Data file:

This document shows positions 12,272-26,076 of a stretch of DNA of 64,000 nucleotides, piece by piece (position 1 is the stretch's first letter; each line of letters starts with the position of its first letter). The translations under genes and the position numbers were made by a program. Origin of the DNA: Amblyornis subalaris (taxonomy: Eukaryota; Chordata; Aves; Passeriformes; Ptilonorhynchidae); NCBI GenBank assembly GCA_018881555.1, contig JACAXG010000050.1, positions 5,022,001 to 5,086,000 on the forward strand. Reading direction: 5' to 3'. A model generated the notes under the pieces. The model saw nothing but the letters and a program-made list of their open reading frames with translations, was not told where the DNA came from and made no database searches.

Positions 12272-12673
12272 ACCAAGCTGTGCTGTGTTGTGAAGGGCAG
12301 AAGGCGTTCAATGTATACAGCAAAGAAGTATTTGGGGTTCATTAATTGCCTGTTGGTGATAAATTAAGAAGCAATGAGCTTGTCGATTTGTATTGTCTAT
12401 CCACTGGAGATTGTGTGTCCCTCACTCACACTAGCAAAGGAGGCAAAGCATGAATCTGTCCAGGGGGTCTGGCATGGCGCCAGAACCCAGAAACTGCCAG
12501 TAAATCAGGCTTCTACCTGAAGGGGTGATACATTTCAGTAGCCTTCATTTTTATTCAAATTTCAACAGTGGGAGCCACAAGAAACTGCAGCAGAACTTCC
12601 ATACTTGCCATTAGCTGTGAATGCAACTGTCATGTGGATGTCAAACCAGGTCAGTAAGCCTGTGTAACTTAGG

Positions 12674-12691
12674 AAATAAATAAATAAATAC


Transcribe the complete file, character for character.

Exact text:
This document shows positions 12,272-26,076 of a stretch of DNA of 64,000 nucleotides, piece by piece (position 1 is the stretch's first letter; each line of letters starts with the position of its first letter). The translations under genes and the position numbers were made by a program. Origin of the DNA: Amblyornis subalaris (taxonomy: Eukaryota; Chordata; Aves; Passeriformes; Ptilonorhynchidae); NCBI GenBank assembly GCA_018881555.1, contig JACAXG010000050.1, positions 5,022,001 to 5,086,000 on the forward strand. Reading direction: 5' to 3'. A model generated the notes under the pieces. The model saw nothing but the letters and a program-made list of their open reading frames with translations, was not told where the DNA came from and made no database searches.

Positions 12272-12673
12272 ACCAAGCTGTGCTGTGTTGTGAAGGGCAG
12301 AAGGCGTTCAATGTATACAGCAAAGAAGTATTTGGGGTTCATTAATTGCCTGTTGGTGATAAATTAAGAAGCAATGAGCTTGTCGATTTGTATTGTCTAT
12401 CCACTGGAGATTGTGTGTCCCTCACTCACACTAGCAAAGGAGGCAAAGCATGAATCTGTCCAGGGGGTCTGGCATGGCGCCAGAACCCAGAAACTGCCAG
12501 TAAATCAGGCTTCTACCTGAAGGGGTGATACATTTCAGTAGCCTTCATTTTTATTCAAATTTCAACAGTGGGAGCCACAAGAAACTGCAGCAGAACTTCC
12601 ATACTTGCCATTAGCTGTGAATGCAACTGTCATGTGGATGTCAAACCAGGTCAGTAAGCCTGTGTAACTTAGG

Positions 12674-12691
12674 AAATAAATAAATAAATAC